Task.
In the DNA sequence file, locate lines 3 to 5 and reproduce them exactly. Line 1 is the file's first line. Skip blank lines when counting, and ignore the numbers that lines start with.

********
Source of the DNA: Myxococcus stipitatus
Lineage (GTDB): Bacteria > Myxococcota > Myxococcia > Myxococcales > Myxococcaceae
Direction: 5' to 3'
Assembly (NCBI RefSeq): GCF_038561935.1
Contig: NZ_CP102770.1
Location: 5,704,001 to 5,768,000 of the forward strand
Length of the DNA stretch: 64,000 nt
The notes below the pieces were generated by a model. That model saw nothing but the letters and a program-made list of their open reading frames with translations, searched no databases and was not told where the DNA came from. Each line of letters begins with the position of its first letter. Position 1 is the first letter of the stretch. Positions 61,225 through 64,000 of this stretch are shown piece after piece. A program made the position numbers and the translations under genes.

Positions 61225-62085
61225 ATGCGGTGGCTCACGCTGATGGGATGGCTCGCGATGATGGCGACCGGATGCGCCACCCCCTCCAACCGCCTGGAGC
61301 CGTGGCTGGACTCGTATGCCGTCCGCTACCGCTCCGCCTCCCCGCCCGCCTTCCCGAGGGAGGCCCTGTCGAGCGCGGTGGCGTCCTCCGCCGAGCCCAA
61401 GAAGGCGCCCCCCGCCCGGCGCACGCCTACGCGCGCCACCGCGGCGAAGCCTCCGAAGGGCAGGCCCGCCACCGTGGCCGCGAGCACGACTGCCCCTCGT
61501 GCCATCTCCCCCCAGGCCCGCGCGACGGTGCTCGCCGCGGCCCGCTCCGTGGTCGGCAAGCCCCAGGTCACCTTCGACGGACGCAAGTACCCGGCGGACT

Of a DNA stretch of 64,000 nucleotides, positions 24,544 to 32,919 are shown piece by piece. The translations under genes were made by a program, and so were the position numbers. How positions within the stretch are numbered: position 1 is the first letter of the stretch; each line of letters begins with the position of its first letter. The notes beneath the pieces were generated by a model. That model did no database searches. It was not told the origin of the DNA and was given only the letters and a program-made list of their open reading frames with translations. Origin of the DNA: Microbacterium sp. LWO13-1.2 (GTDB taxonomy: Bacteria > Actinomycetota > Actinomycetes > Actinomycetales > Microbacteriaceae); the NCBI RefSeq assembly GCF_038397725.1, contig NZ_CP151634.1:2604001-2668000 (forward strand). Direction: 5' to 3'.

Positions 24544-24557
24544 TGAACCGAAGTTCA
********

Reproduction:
Direction: 5' to 3'
Assembly (NCBI RefSeq): GCF_038561935.1
Contig: NZ_CP102770.1